In the face of these realities, the FBR stalwarts get bonuses and kudos from the finance minister to make the lives of ordinary people more miserable and costly. The tax administration is using all kinds of negative tactics to achieve revenue targets without taxing the people according to their capacity. The mighty ruling classes are not paying the taxes due from them and the poor are subjected to exorbitant sales tax on items of daily use. Adding insult to the injury, the FBR becomes toothless when it comes to taking action against the powerful segments of society.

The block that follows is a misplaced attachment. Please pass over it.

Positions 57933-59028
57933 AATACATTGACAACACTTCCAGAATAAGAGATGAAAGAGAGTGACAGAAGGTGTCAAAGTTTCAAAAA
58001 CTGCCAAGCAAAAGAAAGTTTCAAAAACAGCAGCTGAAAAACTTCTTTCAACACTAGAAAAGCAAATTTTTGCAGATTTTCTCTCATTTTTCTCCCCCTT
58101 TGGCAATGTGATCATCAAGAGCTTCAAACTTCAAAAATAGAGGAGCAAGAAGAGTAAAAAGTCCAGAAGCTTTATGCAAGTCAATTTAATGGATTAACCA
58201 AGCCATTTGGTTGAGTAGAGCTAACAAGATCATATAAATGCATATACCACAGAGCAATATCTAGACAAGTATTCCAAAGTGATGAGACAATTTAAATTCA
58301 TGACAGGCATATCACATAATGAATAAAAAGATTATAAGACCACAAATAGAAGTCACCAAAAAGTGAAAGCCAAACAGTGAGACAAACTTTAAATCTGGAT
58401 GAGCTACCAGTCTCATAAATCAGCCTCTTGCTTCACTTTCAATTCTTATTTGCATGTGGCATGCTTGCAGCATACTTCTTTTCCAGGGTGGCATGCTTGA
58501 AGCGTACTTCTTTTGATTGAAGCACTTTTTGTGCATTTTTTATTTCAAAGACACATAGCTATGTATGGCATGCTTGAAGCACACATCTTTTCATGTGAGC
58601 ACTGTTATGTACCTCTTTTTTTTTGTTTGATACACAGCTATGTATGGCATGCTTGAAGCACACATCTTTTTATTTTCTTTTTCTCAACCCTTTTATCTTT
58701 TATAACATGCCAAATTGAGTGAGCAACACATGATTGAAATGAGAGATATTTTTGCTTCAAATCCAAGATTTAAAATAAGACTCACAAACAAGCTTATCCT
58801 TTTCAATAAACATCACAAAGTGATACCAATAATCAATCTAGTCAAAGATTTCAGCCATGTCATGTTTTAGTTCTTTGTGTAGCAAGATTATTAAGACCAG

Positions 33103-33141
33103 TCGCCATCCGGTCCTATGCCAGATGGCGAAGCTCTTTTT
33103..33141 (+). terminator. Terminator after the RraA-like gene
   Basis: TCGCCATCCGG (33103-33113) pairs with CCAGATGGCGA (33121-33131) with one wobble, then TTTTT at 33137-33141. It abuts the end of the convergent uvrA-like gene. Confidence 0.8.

A report, Taxation by Misrepresentation, released jointly by the Center for Investigative Reporting in Pakistan (CIRP) and Sustainable Development Policy Institute (SDPI) in 2013 revealed that “out of 1,070 lawmakers voted to the national and provincial assemblies in the 2013 elections, 47 per cent did not pay income tax and 12 per cent of these members do not have a National Tax Number (NTN).” The PML-N has the lion’s share with 54 such MNAs. The PTI follows with 19 non-taxpaying MNAs.